Everybody actually gets to lead. Everybody in the team has the ability to lead from within that group and put themselves into the best light possible and to help to guide what’s happening in an organization.
Selena Delesie — How to Be an Outstanding Leader
In “A Quick Note on Getting Better at Difficult Things,” Ta-Nehisi Coates shares this lovely observation about learning French:
Studying French is like setting in a canoe from California to China. You arrive on the coast of Hawaii and think, “Wow that was really far.” And then you realize that China is still so very far away.
I’ve been there. When I was living in Germany, I was thrilled every time something went right: a phone call, an appointment, a shopping trip. Those little moments when I succeeded at communicating. And then I would have a conversation that left me befuddled and frustrated, and I would see that immense gap between the German I knew and the German I needed to know, and I felt like a failure.
But it’s really about celebrating those successes, as tiny as they may be. Enjoying the moments when you feel you’ve finally done it (whatever “it” is) and letting those moments carry you as you struggle onward.
I’m not one for setting New Year’s resolutions — I’m too prone to getting overly excited at first and then losing interest in them. Instead, in recent years I have focused on continually reviewing and recommitting to my priorities, and trying to build sustainable habits. I still go through ups and downs, times where I am more or less successful at maintaining those habits, but I find that this approach works better for me throughout the year.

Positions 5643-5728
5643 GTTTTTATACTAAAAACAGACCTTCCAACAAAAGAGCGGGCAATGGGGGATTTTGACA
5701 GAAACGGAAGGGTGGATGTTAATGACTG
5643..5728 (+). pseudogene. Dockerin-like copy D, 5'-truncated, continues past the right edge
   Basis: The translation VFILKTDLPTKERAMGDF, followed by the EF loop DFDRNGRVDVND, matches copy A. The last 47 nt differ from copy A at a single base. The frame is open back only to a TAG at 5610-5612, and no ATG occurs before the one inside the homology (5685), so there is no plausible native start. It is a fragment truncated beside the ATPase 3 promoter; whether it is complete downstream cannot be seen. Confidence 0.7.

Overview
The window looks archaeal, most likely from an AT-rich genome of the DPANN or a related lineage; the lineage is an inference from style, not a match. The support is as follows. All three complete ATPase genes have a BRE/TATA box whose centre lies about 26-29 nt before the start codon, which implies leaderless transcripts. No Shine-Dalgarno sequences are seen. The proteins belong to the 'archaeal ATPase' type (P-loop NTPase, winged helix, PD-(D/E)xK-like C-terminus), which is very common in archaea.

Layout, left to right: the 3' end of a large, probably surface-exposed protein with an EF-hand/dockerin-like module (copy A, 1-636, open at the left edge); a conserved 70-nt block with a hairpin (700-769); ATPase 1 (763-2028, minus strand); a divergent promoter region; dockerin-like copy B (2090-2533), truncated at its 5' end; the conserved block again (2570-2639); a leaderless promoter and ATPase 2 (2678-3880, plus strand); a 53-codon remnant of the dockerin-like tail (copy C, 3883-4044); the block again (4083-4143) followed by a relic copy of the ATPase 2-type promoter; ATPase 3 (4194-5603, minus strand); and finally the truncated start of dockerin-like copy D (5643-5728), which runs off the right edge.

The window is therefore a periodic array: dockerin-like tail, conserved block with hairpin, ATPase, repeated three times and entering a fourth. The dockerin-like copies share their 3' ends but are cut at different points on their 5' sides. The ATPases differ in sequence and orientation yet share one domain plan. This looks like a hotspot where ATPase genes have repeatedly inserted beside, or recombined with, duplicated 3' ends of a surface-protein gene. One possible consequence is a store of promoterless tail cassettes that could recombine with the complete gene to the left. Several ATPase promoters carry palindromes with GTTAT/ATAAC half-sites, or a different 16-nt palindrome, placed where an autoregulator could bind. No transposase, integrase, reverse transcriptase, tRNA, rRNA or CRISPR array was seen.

That said, the beginning of the year is a nice time to reflect on what has worked well over the past year and share some recommendations with those of you looking for help with your own habits and priorities:
1. YogaToday — If you are looking for a low-friction way to introduce more yoga into your routine, I highly recommend YogaToday. They have the best array of teachers on any yoga website I’ve tried, with high-quality classes and a large archive to choose from. I don’t think online yoga classes can fully replace in-person classes with a live teacher, but I find that I’m more likely to practice yoga multiple times a week when I can also do it at home.
2. Audio Dharma — If you are interested in mindfulness meditation, want to deepen your understanding of it, or want a little boost to help you meditate more often, I recommend this podcast. They have new episodes nearly every day, including talks and guided meditations.
3. edX — If you want to take an online, university-level course, I recommend trying edX first. I have tried many other sites offering MOOCs or other online learning environments, and I’ve never found another service that provides the same sort of high-level, in-depth, long-lasting teaching as the edX classes.
4. Geocaching.com — If you are trying to spend more time outside or exercising, geocaching can be a great way to motivate yourself to get out there. Basically, geocaching is like doing a treasure hunt. You have GPS coordinates (or, if you’re like me, an app on your phone mapping those coordinates) and you go out for a walk to find the cache. I use it as an excuse to walk or hike in new places I might not otherwise explore.
5. Blogging U. — If you are trying to blog more often, expand your blogging skills, or increase your connections with other bloggers, my colleagues lead a variety of courses in the Blogging U series. Coming up next is Blogging 101: Zero to Hero. (I admit I’ve only tried the Photo 101 course, and I wasn’t the most diligent student, but I’ve seen so many people get so much out of these courses.)
How about you? Any fun or helpful resources you’d recommend?
As part of this week’s lesson for the data analysis class I’m taking, we completed the Khan Academy’s lessons on Regression.
If you’re looking for a quick introduction to scatter plots and linear regression I’d highly recommend it.